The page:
This by definition seems unachievable – LED Lights that can operate in a hot environment. LEDs are good – every one is adopting them in commercial and industrial applications. But they have their limitations.
By far, the biggest limitation is heat. Heat has a tendency to shorten the life of electronics, including LED. For the most part, standard LED products are reliable up to 120 – 130 F. Manufacturers design their products to operate reliably for many years. Most applications, like warehouses, schools and gymnasiums, never come close to these temperatures.
But for industrial applications, operating temperatures can exceed 130F regularly. Even worst, heat rises, and lights installed at the highest points in a closed area. This only exasperates the problem. Temperatures at ground floor will be cooler than temperatures at fixture mounting heights.
But LED Lighting can operate in temperatures above 130F, but not an off the shelf product. These lights work and are engineered for hot ambient temperatures.
The Basics of LED Lighting and Operating Temperatures
A LED Light Fixture comprises of LED diodes, an electronics board that holds the diodes, a LED driver that powers the LEDs, and a heat sink. Most fixtures you see on the market today combine the heat sink into fixtures housing. In other words, the housing is the heat sink. The heat sink helps keep the diodes and driver cool while operating.
Most standard fixtures, that work up to 130 F, are designed by engineers to maximize efficiencies of design to keep costs down. They calculate the number of LEDs needed to run near full capacity to produce light within specific operating temperatures. In other words, some manufacturers will drive the components to 90-95% capacity. If you add additional heat, these components will degrade quickly.
Think of this another way. Let’s say you had to drive at 100 mph every day. You purchase an economy sub compact car, and drive it at 100 mph. Maybe its capable of a top speed of 110 mph. This means you can drive it at 100 mph. But you are using 95% of its capacity to do this.
Or maybe you buy a sports car that is designed with a top end of 190 mph. It can also drive at 100 mph, but is only using about ½ of its capacity.
So how do you build a LED Light that can handle high temperatures? You design it like a sports car.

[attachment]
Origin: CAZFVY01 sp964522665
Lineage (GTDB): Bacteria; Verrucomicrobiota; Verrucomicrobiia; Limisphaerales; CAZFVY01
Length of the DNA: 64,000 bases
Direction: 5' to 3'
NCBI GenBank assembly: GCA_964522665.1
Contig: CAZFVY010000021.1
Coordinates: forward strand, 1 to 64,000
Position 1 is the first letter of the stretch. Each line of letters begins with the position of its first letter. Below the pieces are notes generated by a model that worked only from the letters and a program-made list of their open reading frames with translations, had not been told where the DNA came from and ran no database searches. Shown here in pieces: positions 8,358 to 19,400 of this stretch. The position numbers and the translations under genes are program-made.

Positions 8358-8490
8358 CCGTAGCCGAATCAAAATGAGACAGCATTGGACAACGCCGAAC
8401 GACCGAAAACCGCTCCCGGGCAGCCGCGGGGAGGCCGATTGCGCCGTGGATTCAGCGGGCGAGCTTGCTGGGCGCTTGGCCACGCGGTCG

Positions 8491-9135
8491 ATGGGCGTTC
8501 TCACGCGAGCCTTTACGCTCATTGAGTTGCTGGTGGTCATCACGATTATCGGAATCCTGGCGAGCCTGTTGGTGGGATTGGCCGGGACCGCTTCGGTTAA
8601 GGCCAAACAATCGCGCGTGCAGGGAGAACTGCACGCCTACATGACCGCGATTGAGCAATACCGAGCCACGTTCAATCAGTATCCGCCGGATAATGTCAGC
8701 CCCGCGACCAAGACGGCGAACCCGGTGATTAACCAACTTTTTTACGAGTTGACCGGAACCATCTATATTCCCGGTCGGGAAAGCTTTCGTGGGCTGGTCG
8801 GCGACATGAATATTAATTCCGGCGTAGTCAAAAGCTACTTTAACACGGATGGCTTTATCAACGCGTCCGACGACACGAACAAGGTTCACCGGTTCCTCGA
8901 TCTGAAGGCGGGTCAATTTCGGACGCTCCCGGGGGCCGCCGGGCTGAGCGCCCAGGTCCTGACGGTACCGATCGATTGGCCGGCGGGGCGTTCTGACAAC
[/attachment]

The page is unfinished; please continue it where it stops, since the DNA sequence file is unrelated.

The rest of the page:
Adding Additional Capacity to LED Lights for Hot Temperatures
Like the sports car analogy above, the same can be done with LED Lighting. You can add more components, and drive them less hard, to build in capacity to handle hot temperatures. You can do this in three ways. Its up to the engineers to decide which options to use in achieving this goal.
Use a bigger heat sink
Add more heat sink capacity is one way of doing this. By itself, may not be a reasonable stand-alone option. The fixtures will become heavier and bulkier, and make it more difficult to install. Additionally, engineers could add a separate heat sink around the driver to aid in keeping it cool.
Create more physical distance between the driver and LEDs
This will allow the lights not to share heat. A lot of fixtures mount drivers right above the LEDs. The LEDs radiate their heat onto the driver, thus adding to the drivers heat issues.
Add more LEDS – and drive them at far less than max capacity
At the end of the day, a LED Fixture has to produce light. If you reduce the amount of light each LED produces, you have a deficit. To make up for the deficit, you can add more LEDs. A LED running at ½ capacity is running a lot cooler than ones running at near full capacity.
This means, that if you had a hot environment, you are not going to over-extend the LEDs.
Run the driver at less than full capacity
If you have a 100 watt LED Fixture, it would make sense to drive the fixture with a 100 Watt LED driver. If you want to engineer a hot temperature fixture, you would use a 150 Watt or 200 Watt LED Driver and dial them down to only produce 100 Watts. The drivers are not being stressed.
Running at less than full capacity provides enough capacity to not over-extend themselves in hot ambient temperatures.
Why are high temperature LED Fixture more expensive?
Adding more components just adds to the cost of the fixture. If the fixture has 2X the LED diodes, or uses a 200 Watt LED Driver instead of a 100 Watt LED Driver, that adds to the cost. Building additional heat sinks for the driver, or making a larger heat sink or fixture housing all adds costs.
Are you looking for High Temperature LED Fixtures? Click here to check out all the High Temp Lights we have.
What about Low Temperature LED Lights?
The interesting fact about high temperature lights is they also work really well in extremely cold temperatures, well beyond the limits of normal LED Fixtures.
About the Author
Dwayne Kula is President of LED Lighting Supply. On any given day, Dwayne is writing content for the site and helps manage the marketing initiatives that are on-going. He has a Software Engineering degree and still dabbles in writing software for the company as needed. When not working, he enjoys spending time with his family, working out, playing the occasional game of golf and exploring New England.